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Study of the ecotoxicity and biodegradation of bioplastics

Karakoula Konstantina

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Year 2022
Type of Item Diploma Work
Bibliographic Citation Konstantina Karakoula, "Study of the ecotoxicity and biodegradation of bioplastics", Diploma Work, School of Chemical and Environmental Engineering, Technical University of Crete, Chania, Greece, 2022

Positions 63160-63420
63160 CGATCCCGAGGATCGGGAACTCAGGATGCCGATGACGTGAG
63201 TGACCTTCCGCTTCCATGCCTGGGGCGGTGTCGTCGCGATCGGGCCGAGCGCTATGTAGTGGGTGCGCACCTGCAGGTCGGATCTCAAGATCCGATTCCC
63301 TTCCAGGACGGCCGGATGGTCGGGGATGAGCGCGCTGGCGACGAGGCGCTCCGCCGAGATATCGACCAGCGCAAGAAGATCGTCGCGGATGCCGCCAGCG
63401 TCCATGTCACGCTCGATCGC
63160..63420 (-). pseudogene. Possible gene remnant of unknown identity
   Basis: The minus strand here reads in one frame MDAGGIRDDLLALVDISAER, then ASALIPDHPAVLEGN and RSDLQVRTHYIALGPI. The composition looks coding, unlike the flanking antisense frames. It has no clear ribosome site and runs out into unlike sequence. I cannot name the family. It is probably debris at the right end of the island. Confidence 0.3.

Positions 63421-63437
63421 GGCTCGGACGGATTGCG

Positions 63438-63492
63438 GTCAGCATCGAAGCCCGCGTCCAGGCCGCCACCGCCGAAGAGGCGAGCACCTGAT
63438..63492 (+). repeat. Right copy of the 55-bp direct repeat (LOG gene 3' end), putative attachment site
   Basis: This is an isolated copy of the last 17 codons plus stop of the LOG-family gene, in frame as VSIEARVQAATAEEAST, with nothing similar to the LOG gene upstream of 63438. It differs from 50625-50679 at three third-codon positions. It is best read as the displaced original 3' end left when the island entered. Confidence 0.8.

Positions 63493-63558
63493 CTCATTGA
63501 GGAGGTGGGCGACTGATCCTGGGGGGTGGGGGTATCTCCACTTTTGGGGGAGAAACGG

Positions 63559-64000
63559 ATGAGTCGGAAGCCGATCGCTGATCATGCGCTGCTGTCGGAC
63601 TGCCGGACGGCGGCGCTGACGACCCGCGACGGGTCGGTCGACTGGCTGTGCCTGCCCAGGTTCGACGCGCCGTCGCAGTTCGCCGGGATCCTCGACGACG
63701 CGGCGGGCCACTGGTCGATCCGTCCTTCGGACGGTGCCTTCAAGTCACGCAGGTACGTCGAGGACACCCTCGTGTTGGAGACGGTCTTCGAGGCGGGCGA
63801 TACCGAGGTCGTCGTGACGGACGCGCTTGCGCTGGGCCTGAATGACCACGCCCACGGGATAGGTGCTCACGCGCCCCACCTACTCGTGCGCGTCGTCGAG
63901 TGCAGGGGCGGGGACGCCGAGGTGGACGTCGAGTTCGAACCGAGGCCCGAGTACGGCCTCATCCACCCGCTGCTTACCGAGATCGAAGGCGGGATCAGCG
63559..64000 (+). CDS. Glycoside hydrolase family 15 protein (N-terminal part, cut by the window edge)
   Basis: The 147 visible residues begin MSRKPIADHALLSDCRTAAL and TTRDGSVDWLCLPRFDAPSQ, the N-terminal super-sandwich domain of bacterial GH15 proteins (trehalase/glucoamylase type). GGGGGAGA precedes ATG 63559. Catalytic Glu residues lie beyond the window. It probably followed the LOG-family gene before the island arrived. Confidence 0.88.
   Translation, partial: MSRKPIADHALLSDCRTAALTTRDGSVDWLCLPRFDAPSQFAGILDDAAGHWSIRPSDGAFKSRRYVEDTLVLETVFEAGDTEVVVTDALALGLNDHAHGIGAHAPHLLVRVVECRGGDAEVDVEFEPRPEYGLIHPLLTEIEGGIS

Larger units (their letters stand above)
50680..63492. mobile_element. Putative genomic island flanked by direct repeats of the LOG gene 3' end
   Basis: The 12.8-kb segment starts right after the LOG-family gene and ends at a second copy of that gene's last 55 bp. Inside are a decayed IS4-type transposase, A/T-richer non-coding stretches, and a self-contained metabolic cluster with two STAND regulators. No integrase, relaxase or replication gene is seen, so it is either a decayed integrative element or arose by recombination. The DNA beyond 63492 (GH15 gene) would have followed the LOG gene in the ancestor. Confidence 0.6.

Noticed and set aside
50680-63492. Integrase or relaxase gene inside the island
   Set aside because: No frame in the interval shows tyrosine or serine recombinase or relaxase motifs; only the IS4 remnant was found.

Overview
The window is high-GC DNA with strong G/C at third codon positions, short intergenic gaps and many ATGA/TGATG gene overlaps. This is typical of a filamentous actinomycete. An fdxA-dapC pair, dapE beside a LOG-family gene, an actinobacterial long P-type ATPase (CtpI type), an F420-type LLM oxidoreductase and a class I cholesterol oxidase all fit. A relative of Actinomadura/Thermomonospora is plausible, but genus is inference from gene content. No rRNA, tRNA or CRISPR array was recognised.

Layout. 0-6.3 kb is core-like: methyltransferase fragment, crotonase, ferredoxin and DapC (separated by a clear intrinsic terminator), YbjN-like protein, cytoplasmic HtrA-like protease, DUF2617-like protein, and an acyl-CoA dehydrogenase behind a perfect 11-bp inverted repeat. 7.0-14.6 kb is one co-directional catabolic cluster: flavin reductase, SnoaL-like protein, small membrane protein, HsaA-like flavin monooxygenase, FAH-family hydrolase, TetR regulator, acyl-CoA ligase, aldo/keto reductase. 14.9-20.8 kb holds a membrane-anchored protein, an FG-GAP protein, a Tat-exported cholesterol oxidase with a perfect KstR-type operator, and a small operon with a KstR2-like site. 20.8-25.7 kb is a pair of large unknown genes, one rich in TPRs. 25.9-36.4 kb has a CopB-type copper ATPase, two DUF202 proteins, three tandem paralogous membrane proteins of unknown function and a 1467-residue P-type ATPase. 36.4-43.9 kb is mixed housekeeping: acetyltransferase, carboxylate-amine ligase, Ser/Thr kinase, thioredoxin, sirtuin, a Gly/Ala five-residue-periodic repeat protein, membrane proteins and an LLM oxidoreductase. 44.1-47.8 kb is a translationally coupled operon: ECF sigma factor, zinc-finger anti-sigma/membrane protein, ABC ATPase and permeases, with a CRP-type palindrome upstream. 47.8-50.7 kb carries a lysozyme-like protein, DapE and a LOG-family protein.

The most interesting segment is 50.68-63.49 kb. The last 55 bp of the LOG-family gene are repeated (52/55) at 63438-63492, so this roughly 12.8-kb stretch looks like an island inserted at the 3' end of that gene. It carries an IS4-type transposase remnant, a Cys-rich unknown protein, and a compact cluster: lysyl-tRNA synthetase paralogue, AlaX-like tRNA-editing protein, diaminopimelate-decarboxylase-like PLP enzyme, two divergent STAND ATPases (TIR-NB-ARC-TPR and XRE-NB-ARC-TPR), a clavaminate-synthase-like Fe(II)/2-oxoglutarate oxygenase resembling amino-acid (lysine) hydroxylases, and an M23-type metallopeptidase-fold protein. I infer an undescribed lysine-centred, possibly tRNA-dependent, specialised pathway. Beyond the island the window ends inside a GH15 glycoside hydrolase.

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A large part of the plastic waste produced worldwide ends up in terrestrial and aquatic ecosystems, resulting in chemical pollution of the planet and threatening the integrity of global ecosystems, on which the survival of the natural environment and, by extension, humanity depends. Plastics are a serious factor in environmental pollution as, with the progress of science and technology, the ever-increasing human activities have led to their excessive use, and thus their production. The use of bioplastics can solve the pollution caused by conventional plastics in the future. However, microplastics and nanoplastics produced during the aging process of biodegradable plastics are a global concern due to their wide distribution and large quantities. In the context of this thesis, the ecotoxicity of PLA and PBAT bioplastics, which are two of the most widely used bioplastics, was studied in combination with Coffee Silverskin and MMT Clays on biomarkers such as the bacterium Vibrio fischeri and the fungus Penicillium rubrum. The ecotoxicity test was carried out in aqueous solutions as well as two different types of soil sample. Isolation and quantification of the bacterial genetic material in the soil samples was also carried out, to investigate any effect of bioplastics on soil bacterial microorganisms. Regarding the results from the toxicity test of the bioplastics against the bacterium V. fischeri and the fungus P. rubrum, after 30 d and 14 d respectively, no reduction of the bacterial or fungal population was observed as the values compared to control remained almost constant or showed small differences which, however, did not indicate any toxicity against microorganisms. This bacterium is not a sufficiently sensitive model for examining plastic toxicity and organic pollution, so the results of the present study agree with the literature. Likewise, toxicity was not manifested against the fungus either, but instead a small population increase was indicated during the measurement interval, which is because fungi are more resistant to toxicity tests than bacteria and to the biodegradation of the samples by the microorganism. P. rubrum can use the sample as a carbon source thus contributing to its faster growth. In the results concerning the soil microbial population for the two soil samples, at the interval of 60 d, none of the bioplastic samples shows toxicity against soil bacteria and fungi. The concentration of bacteria remains constant in relation to the control, while the concentration of the fungal population appears to be increasing and the values range approximately in the same orders of magnitude for both soils. Bioplastics are inherently complex materials in their composition but non-toxic in specific amounts in the soil. Fungi are good decomposers of the soil and as a result show excellent abilities to degrade materials.Molecular quantification for the bacteria presents in the two soil samples showed small differences between the two soil types, with a population decrease for the second sample. More specifically, for the cases of the presence of the bioplastics PLA+PBAT+30%CS+8%MMT Clays and PBAT, a small degree of toxicity was noted, at least in terms of the specific amount of bioplastic added and the specific period of two months that the samplings were carried out. This may be due to a lack of nutrients in the soil resulting in the inhibition of bacterial growth, but also to the soil differences between the two samples. In summary, PLA and PBAT are not bioplastics that become toxic to the microorganisms studied. The fungi both in the case of laboratory growth and in soil samples showed excellent resistance with simultaneous growth since they can biodegrade bioplastics, in a terrestrial environment where they use plastic microspheres as a carbon source.

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